weather types

weather that exist in the world today

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Tornadoes

Most tornadoes form from thunderstorms.

You need warm, moist air from the Gulf of Mexico and cool, dry air from Canada in order for a tornado to form and happen.

When these two air masses meet (the warm and cool air) they create instability in the atmosphere.

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Hurricanes

Hurricanes are the most awesome, violent storms on Earth.

The form near the equator over warm ocean waters.

Actually, the term hurricane is used only for the large storms that form over the Atlantic Ocean or eastern Pacific Ocean.

The generic, scientific term for these storms, wherever they occur, is tropical cyclone.

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Rain

The oceans are the chief source of rain, but lakes and rivers also contribute to it.

The Sun's heat evaporates the water.

It remains in the atmosphere as an invisible vapor until it condenses, first into clouds and then into raindrops.

Condensation happens when the air is cooled.

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Snow

Snow is formed when temperatures are low and there is moisture - in the form of tiny ice crystals - in the atmosphere.

When these tiny ice crystals collide they stick together in clouds to become snowflakes.

If enough ice crystals stick together, they'll become heavy enough to fall to the ground.

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Wind

As the earth is affected by an unequally of heat energy from the sun, the state of the air differentiate between different regions.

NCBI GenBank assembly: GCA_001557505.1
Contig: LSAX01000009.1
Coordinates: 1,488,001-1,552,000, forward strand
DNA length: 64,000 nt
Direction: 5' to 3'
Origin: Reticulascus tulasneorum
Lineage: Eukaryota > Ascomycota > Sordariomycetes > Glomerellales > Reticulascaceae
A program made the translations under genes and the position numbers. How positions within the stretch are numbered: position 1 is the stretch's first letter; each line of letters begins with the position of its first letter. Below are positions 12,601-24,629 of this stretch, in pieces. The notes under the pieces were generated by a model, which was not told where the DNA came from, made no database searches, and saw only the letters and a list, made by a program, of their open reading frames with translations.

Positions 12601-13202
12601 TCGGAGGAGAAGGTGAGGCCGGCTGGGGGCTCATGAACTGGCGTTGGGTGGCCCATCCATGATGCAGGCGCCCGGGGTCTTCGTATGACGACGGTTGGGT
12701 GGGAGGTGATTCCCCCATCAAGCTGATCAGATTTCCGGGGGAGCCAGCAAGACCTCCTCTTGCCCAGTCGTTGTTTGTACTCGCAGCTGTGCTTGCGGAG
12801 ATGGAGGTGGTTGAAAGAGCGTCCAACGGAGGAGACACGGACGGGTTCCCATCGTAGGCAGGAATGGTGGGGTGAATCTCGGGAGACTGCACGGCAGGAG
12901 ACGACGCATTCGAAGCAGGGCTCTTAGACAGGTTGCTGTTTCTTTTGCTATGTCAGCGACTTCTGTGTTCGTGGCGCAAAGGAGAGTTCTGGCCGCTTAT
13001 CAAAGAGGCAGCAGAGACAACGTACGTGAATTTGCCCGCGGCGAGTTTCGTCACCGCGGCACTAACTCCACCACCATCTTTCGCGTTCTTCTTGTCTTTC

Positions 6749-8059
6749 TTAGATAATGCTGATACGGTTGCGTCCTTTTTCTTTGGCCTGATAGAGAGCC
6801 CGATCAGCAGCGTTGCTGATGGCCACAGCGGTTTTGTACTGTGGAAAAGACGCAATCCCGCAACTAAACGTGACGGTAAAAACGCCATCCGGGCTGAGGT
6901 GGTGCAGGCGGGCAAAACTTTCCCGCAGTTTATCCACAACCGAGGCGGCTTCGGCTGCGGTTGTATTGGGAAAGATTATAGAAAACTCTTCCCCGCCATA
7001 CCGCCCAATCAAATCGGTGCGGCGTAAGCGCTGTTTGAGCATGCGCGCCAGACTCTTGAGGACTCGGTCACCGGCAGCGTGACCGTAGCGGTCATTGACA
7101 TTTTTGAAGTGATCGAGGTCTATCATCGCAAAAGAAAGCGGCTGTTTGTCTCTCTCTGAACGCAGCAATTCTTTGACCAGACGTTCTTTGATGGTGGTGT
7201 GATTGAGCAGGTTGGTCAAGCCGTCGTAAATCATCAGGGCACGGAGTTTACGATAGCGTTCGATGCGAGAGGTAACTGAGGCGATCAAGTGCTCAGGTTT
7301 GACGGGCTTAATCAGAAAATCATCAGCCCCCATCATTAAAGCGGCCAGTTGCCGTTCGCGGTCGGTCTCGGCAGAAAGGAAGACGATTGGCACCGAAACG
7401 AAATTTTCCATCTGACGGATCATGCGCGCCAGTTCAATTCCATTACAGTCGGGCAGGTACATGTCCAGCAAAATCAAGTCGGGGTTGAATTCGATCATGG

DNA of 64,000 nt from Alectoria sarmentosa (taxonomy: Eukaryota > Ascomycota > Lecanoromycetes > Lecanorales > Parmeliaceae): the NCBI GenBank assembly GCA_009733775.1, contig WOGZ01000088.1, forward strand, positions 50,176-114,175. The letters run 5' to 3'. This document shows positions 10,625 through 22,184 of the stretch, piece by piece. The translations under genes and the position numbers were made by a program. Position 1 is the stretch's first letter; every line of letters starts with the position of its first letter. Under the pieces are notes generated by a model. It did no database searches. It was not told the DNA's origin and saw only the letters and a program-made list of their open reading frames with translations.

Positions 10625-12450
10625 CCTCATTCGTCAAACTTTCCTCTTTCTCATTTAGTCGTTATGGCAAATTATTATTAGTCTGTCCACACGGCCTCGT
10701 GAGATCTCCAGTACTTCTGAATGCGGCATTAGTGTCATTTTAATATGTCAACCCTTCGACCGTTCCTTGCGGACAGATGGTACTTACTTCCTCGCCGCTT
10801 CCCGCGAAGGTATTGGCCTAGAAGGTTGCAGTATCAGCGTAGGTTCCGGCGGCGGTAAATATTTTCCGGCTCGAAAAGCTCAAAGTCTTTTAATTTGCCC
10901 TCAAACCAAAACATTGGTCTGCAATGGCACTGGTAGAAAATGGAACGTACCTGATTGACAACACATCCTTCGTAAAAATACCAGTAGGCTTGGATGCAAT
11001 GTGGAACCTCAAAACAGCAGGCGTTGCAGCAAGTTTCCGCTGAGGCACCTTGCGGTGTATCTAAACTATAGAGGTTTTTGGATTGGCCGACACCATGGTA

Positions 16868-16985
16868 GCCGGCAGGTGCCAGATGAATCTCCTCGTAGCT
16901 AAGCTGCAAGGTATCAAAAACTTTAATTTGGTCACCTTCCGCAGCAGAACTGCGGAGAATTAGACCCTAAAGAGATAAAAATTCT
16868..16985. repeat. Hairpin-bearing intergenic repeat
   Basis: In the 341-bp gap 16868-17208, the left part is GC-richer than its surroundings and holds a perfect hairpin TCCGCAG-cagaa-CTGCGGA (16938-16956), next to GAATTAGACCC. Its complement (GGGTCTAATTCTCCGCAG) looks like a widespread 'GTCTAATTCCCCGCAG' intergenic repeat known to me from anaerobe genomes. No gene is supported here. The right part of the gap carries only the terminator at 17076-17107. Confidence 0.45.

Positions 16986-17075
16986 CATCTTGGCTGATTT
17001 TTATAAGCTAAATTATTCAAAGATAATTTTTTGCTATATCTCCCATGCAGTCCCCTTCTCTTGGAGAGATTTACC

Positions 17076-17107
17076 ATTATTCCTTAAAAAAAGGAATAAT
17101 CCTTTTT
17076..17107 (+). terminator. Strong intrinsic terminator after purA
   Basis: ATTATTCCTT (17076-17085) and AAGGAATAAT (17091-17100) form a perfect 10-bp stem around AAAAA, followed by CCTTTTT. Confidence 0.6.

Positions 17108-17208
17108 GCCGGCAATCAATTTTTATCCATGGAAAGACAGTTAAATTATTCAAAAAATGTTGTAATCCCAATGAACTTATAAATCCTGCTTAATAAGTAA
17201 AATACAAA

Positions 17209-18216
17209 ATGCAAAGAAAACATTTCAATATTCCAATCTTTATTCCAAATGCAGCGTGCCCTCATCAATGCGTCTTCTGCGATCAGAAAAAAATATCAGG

Warm air expands and rises up while cold air condenses and sinks, hence resulting the flow of air and forms wind.

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Thunderstorms

Its produced by a cumulonimbus cloud, usually producing gusty winds, heavy rain and sometimes hail.

The basic ingredients used to make a thunderstorm are moisture, unstable air and lift.

You need moisture to form clouds and rain.

You need unstable air that is relatively warm and can rise rapidly.

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Cloudy

When warm air rises, it expands and cools.

Cool air can't hold as much water vapor as warm air, so some of the vapor condenses onto tiny pieces of dust that are floating in the air and forms a tiny droplet around each dust particle.

When billions of these droplets come together they become a visible cloud.

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Sunny

Sunny skies many times are observed when a high pressure area is dominating the weather pattern.

High pressure signifies a region of sinking air which tends to dry out the atmosphere resulting in less moisture to form clouds.

Deserts are locations with sunny or mostly sunny skies due to high pressure systems influencing the weather pattern much of the year.

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Hail

Little pellets of frozen rain that fall in showers from cumulonimbus clouds.

They may look just like snowballs, but the can do a lot of damage.

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Fog

A thick cloud of tiny water droplets suspended in the atmosphere at or near the earth's surface that obscures or restricts visibility (to a greater extent than mist; strictly, reducing visibility to below 1 km).


So basically, a cloud on the ground.

Your walking on a cloud whenever theirs fog around.